are given on scattering from blood and on the stochastic nature of the
Chapter 5 describes continuous wave systems. How the systems
work in detail and various ways of presenting the result to the physician
are explained. The consequence of doing this signal processing in terms of
velocity resolution and amplitude accuracy is elucidated.
Then the treatment moves on to the more advanced systems in which specific
parts of the body can be investigated. The pulsed wave
system described in Chapter 6
can estimate blood velocity in one or more locations along one imaging
direction. Different ways of doing so are examined and limitations and
performances are assessed.
The most recent systems display a color image of the blood velocity in
the body. Two conceptually different techniques have been suggested.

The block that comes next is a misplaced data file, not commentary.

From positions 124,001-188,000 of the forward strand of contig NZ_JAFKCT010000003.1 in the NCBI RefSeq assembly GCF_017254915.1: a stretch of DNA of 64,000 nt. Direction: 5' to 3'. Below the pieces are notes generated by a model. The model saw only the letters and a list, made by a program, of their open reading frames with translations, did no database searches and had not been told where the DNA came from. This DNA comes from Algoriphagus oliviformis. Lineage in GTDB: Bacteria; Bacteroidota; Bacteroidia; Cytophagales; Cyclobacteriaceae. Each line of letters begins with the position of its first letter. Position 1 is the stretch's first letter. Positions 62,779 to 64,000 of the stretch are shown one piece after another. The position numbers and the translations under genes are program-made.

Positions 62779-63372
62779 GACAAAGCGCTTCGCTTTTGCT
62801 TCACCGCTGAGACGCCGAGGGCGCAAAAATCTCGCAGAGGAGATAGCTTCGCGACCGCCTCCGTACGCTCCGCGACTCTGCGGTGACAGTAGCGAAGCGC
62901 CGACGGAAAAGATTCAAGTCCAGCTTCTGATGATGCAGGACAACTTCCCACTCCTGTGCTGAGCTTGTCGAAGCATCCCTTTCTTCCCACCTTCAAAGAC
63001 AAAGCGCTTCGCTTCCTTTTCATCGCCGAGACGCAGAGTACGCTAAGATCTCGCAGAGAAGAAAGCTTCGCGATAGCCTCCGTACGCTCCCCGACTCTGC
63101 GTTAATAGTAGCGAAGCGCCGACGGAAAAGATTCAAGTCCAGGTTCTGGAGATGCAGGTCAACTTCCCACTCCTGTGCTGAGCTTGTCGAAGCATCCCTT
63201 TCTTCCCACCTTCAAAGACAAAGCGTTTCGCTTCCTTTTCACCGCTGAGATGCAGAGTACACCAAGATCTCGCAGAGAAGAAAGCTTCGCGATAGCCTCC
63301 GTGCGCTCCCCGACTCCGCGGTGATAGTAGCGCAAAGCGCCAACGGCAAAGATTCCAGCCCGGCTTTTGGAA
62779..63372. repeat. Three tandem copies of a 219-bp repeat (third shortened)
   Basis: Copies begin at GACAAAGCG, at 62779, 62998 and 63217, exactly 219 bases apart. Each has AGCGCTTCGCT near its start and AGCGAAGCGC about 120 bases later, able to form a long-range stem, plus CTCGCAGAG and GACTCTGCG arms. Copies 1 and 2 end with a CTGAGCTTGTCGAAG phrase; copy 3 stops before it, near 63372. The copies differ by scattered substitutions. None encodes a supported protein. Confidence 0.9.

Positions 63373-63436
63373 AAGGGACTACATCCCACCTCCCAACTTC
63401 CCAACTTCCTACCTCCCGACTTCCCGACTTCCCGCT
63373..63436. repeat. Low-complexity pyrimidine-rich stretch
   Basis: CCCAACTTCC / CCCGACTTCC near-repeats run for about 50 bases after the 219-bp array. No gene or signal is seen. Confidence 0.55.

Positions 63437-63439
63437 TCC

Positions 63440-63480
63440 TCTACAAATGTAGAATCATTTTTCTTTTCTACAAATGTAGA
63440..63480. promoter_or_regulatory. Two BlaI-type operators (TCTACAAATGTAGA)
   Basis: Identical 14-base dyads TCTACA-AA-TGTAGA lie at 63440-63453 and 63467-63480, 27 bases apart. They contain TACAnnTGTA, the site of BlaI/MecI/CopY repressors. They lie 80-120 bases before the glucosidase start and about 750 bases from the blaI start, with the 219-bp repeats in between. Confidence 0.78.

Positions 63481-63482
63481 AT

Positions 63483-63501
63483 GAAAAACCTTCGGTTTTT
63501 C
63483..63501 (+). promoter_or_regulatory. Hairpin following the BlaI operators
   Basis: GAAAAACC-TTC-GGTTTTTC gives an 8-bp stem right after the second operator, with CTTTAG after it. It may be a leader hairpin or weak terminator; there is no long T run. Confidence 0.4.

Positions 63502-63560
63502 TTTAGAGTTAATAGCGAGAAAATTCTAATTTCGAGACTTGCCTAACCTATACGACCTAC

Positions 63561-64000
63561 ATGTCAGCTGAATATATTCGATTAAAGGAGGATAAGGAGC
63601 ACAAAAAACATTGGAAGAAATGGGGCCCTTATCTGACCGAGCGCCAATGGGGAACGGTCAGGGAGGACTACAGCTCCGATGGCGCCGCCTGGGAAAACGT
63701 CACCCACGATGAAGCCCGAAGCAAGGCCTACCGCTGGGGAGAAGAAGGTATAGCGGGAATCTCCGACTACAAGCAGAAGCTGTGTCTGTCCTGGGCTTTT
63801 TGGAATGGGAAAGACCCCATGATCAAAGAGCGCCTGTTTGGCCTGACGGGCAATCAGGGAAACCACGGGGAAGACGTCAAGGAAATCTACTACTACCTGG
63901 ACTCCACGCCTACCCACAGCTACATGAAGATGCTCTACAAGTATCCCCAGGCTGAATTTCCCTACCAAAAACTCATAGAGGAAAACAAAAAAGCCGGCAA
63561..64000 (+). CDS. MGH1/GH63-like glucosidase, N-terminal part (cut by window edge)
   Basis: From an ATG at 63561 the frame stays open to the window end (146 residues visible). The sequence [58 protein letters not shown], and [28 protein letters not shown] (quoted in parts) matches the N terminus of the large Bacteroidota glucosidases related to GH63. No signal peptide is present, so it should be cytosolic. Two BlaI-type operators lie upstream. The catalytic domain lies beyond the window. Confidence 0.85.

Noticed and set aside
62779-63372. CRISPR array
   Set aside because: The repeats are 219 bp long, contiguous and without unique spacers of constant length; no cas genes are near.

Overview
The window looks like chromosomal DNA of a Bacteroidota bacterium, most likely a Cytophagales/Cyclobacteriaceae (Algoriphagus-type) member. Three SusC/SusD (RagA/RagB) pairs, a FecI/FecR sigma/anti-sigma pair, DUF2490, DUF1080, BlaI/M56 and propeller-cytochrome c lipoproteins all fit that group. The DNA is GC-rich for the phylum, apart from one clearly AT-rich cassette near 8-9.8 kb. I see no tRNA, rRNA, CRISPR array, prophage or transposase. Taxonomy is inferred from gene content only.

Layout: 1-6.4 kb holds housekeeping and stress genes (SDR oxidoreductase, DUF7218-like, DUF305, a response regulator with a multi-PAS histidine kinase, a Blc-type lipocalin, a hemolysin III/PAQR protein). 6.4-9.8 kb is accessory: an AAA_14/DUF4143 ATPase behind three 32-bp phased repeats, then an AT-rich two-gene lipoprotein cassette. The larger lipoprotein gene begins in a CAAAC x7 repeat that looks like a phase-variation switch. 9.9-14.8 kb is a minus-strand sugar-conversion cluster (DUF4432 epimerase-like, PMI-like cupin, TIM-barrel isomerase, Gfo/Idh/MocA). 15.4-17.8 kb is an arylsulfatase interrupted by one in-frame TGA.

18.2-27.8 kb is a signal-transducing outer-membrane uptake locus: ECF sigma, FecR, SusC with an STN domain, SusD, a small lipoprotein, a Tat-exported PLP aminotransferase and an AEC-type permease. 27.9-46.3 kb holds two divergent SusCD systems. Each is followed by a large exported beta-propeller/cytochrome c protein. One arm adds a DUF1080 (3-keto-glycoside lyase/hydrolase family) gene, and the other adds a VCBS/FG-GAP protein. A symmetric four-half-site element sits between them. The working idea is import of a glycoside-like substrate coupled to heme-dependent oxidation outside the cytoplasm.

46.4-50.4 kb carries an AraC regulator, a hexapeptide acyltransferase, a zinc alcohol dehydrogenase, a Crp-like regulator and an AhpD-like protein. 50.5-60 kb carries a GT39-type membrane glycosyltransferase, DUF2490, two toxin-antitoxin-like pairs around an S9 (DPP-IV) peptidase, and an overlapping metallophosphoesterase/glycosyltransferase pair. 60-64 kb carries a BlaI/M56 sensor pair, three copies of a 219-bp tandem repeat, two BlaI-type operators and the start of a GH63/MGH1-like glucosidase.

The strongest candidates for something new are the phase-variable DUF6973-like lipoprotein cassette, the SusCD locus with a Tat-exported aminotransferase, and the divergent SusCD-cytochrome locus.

The first estimates the phase shift between two consecutively received
lines and is investigated in Chapter 7. A number of algorithms
can be devised to make a phase shift estimation, but an autocorrelation
approach seems to be particularly successful. The second principle,
described in Chapter 8, estimates the time displacement
between two consecutive lines. This system is still in its infancy,
although one scanner has been marketed based on it. The chapter
investigates the accuracy of the technique, what influence echo signals
from vessel walls have, and why one, in some cases, might get erroneous
velocities out from this estimator.
The final chapter investigates experimental and research systems.
The treatment is less rigorous, because these systems are still in
development or under clinical evaluation. The particular approaches